Ghost Ship vic­tims’ fam­i­lies sue PG&E

Suit claims ‘bla­tant dis­re­gard’ for res­i­dents’ safety

San Francisco Chronicle - - BAY AREA - By Evan Ser­noff­sky

Fam­i­lies of the vic­tims killed in Oak­land’s Ghost Ship fire sued Pa­cific Gas and Elec­tric Co. on Tues­day, say­ing the util­ity sup­plied power to the doomed artist space with “bla­tant dis­re­gard” for the safety of the peo­ple in the build­ing.

The law­suit — a master com­plaint con­sol­i­dat­ing sev­eral civil cases against the build­ing’s owner, man­ager and oth­ers con­nected to the property — is the lat­est le­gal action stem­ming from the Dec. 2 fire that killed 36, the state’s dead­li­est fire in more than a cen­tury.

PG&E was named as a de­fen­dant in the case for the first time Tues­day.

“PG&E ex­hib­ited a will­ful and bla­tant dis­re­gard for the safety of this build­ing and the

peo­ple that lived and vis­ited there,” at­tor­ney Mary Alexan­der, who rep­re­sents the fam­i­lies, said Tues­day.

The law­suit al­leges util­ity work­ers had in­stalled sev­eral smart me­ters in the build­ings ad­join­ing the Ghost Ship ware­house at 1305 31st Ave. in Oak­land’s Fruit­vale District, and they should have known that the build­ing’s elec­tri­cal sys­tem was “dan­ger­ous, de­fec­tive, out-of-code com­pli­ance, and an im­mi­nent threat to the health, safety and lives of the own­ers, oc­cu­pants, cus­tomers and in­vi­tees of those struc­tures.”

Alexan­der said at­tor­neys walked through the burned-out rem­nants of the ware­house and ob­served the ser­pen­tine sys­tem of elec­tri­cal cords that brought power through var­i­ous holes and chan­nels into the ram­shackle space.

That power al­legedly came from a trans­former box in­side a neigh­bor­ing auto body shop. Four prop­er­ties, in­clud­ing the auto body shop and Ghost Ship, shared one elec­tri­cal me­ter.

The blaze erupted dur­ing an un­per­mit­ted elec­tronic mu­sic event and quickly overwhelme­d the build­ing, which had been il­le­gally con­verted into an artist col­lec­tive. Scores of peo­ple in­side es­caped, but the 36 vic­tims trapped in­side all died from smoke in­hala­tion, of­fi­cials said.

In­ves­ti­ga­tors nar­rowed the ori­gin of the fire to a shared kitchen area in the rear of the ware­house’s first floor. Agents with the fed­eral Bureau of Al­co­hol, To­bacco, Firearms and Ex­plo­sives said they were look­ing into the build­ing’s elec­tri­cal sys­tem as part of their in­ves­ti­ga­tion into the cause of the fire.

The Alameda County district at­tor­ney’s of­fice is con­duct­ing a separate crim­i­nal probe into the fire.

PG&E of­fi­cials re­leased a state­ment on Tues­day, but they said they had not seen the law­suit.

“We can say that our thoughts and prayers are with the fam­i­lies and friends of the vic­tims of this tragic event,” said Ta­mar Sarkissian, a PG&E spokes­woman. “We’ve re­viewed our records and over the last 10-plus years, we have no re­ports of elec­tric theft or any other anom­alies from this lo­ca­tion or the ad­ja­cent premises. We’re fully co­op­er­at­ing with au­thor­i­ties as they in­ves­ti­gate this tragic event.”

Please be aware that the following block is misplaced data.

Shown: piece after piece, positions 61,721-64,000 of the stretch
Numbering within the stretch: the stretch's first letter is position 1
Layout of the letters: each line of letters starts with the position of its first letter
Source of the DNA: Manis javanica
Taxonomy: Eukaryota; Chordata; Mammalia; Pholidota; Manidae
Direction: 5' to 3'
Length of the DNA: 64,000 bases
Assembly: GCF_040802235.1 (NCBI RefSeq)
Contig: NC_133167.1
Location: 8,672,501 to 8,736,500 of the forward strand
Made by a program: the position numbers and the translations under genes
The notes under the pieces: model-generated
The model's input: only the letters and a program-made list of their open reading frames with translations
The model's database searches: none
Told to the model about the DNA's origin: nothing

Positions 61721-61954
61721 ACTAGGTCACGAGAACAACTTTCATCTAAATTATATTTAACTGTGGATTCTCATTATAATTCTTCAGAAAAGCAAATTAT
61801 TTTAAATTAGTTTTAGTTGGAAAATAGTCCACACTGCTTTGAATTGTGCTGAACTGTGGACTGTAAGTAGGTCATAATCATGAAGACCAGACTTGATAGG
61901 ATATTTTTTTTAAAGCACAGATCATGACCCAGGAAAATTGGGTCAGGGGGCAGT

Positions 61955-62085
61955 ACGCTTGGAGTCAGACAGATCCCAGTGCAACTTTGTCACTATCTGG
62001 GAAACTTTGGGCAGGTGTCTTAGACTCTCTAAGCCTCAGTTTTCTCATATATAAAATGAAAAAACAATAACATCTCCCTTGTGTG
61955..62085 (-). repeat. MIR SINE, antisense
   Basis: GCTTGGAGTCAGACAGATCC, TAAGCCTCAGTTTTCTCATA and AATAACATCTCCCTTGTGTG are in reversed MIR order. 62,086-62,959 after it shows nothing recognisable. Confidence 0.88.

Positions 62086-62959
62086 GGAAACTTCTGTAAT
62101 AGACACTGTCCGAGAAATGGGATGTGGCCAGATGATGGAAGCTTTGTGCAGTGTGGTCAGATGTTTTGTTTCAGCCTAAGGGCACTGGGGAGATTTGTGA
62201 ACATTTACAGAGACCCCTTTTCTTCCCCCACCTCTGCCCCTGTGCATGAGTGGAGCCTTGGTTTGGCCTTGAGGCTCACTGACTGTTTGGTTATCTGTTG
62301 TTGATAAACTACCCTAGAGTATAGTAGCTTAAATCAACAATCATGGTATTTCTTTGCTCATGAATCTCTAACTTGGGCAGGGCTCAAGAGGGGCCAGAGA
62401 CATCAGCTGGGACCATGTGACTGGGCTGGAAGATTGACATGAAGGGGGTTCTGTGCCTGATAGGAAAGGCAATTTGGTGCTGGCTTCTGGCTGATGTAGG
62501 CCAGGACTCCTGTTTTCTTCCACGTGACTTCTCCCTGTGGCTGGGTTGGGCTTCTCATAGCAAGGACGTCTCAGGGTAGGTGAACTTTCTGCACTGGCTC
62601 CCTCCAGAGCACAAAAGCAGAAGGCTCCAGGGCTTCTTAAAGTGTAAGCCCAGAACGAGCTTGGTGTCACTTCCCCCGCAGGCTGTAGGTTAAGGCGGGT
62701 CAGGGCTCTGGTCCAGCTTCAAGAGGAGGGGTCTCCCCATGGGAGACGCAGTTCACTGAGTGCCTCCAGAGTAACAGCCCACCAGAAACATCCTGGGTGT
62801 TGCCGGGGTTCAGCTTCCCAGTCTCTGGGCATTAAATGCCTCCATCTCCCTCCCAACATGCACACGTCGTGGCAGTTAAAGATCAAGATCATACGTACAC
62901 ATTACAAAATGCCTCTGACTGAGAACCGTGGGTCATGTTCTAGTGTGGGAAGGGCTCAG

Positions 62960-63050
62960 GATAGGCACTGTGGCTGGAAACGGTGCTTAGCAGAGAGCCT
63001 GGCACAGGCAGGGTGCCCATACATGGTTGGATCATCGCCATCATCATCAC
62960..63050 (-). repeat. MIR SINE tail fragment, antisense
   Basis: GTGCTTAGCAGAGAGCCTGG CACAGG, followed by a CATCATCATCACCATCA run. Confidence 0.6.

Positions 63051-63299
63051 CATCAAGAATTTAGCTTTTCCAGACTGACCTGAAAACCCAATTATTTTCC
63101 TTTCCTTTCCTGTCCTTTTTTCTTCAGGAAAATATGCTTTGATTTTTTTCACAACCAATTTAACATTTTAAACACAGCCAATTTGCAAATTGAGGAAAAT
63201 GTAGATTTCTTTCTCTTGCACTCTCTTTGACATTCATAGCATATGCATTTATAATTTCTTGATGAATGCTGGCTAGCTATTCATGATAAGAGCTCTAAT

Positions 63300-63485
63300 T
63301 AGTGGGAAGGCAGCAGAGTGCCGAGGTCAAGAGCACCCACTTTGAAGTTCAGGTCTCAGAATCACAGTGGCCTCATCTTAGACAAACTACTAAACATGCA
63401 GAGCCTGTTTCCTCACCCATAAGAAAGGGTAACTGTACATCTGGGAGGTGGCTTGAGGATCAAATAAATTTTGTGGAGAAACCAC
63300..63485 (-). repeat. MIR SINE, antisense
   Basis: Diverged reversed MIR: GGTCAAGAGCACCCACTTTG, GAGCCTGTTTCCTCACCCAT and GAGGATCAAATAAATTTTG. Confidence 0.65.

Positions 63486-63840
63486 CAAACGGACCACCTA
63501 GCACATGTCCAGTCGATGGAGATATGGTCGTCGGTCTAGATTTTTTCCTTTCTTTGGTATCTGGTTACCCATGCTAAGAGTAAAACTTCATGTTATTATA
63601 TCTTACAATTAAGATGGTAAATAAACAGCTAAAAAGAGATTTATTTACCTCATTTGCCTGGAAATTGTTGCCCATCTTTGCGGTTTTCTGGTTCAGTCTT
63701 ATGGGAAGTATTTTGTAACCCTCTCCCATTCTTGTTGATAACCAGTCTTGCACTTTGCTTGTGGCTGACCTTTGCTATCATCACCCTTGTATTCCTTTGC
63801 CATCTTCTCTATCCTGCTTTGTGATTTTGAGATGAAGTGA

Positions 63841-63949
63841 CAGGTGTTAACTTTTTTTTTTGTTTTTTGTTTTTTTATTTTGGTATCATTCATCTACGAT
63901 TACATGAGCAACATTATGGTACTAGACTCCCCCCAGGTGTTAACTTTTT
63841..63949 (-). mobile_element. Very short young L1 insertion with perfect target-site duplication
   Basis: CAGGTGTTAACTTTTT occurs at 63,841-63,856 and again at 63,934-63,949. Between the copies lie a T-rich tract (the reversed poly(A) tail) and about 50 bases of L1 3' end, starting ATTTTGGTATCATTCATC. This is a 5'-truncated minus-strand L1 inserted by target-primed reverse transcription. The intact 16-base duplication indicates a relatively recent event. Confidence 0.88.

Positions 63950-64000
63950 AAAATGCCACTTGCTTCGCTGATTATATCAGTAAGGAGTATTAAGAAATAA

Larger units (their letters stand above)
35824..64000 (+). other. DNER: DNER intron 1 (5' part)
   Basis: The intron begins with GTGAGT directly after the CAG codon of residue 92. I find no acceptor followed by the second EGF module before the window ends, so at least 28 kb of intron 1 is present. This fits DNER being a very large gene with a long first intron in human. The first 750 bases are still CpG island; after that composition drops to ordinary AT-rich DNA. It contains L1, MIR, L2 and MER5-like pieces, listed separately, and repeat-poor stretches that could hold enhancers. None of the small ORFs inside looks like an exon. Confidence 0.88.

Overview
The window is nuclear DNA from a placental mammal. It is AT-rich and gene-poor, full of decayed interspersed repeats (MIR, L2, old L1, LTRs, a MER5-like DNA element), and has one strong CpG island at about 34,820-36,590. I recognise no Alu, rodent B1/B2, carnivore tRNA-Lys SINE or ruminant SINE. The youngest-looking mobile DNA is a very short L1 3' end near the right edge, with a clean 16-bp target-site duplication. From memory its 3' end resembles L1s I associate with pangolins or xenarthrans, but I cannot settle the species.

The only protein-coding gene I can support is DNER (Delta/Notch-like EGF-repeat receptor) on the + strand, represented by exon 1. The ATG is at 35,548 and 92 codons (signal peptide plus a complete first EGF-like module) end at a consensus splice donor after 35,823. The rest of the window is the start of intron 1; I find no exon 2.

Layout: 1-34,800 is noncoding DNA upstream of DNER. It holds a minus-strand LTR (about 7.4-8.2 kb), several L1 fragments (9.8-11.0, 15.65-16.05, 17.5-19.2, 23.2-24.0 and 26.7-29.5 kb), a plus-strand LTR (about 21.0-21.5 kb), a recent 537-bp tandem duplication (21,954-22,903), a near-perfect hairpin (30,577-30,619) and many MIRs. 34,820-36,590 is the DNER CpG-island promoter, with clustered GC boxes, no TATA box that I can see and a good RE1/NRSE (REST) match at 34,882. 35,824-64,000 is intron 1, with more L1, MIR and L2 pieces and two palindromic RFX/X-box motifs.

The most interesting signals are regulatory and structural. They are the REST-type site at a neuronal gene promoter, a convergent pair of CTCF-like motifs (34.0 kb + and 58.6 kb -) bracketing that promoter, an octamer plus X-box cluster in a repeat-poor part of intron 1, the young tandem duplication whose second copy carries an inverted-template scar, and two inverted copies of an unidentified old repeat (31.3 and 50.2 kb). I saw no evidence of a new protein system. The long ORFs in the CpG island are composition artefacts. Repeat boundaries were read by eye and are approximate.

Co-plain­tiff Leisa Askew, whose 22-yearold daugh­ter, Cash Askew, died in the fire, spoke to re­porters on Tues­day out­side the Alameda County Su­pe­rior Court­house near Lake Mer­ritt.

“I don’t have any faith that this will bring my child back, but 36 peo­ple died,” she said, while hold­ing a framed pic­ture of her daugh­ter. “I just can’t stand by and let that hap­pen.”

Tues­day’s master com­plaint seeks to stream­line civil action filed in the months af­ter the fire by sev­eral plain­tiffs rep­re­sented by var­i­ous law firms.

Also ac­cused of neg­li­gence are build­ing owner Chor Ng, master ten­ant Der­ick Al­mena, event pro­moter Jon Hrabko, mu­sic per­former Joel Shana­han (known as Golden Donna) and oth­ers.

At­tor­neys for the vic­tims’ fam­i­lies have sep­a­rately filed le­gal claims against the city of Oak­land, Alameda County and the state of Cal­i­for­nia re­lated to the tragedy. They have un­til June 2 — six months af­ter the fire — to file ad­di­tional claims.

A le­gal claim is a nec­es­sary le­gal pro­ce­dure when bring­ing ac­tions against a govern­ment en­tity and of­ten pre­cedes a law­suit.

City of­fi­cials have faced criticism for not step­ping in be­fore the fire. Po­lice of­fi­cers and build­ing in­spec­tors had been to the site be­fore, but ap­par­ently didn’t in­form fire in­spec­tors of the dan­gers in­side. De­spite a fire sta­tion be­ing just a block away, the build­ing wasn’t in the Fire De­part­ment’s data­base and no one had ever stepped foot on the premises for a for­mal in­spec­tion.

“The city is ab­so­lutely cul­pa­ble in what happened here,” said Christo­pher Dolan, an­other at­tor­ney for the fam­i­lies. “They had af­fir­ma­tive action to shut it down, but they chose to turn a blind eye.”

Paul Kuroda / Spe­cial to The Chronicle

Leisa Askew, holds a pic­ture of her daugh­ter, Cash, with her at­tor­ney out­side an Alameda County court­house Tues­day.

Paul Kuroda / Spe­cial to The Chronicle

At­tor­ney Mary Alexan­der speaks in front of mem­bers of the fam­i­lies of 10 of the vic­tims who died in the Dec. 2 fire in Oak­land’s Fruit­vale District out­side the Rene C. David­son Court­house near Lake Mer­ritt.

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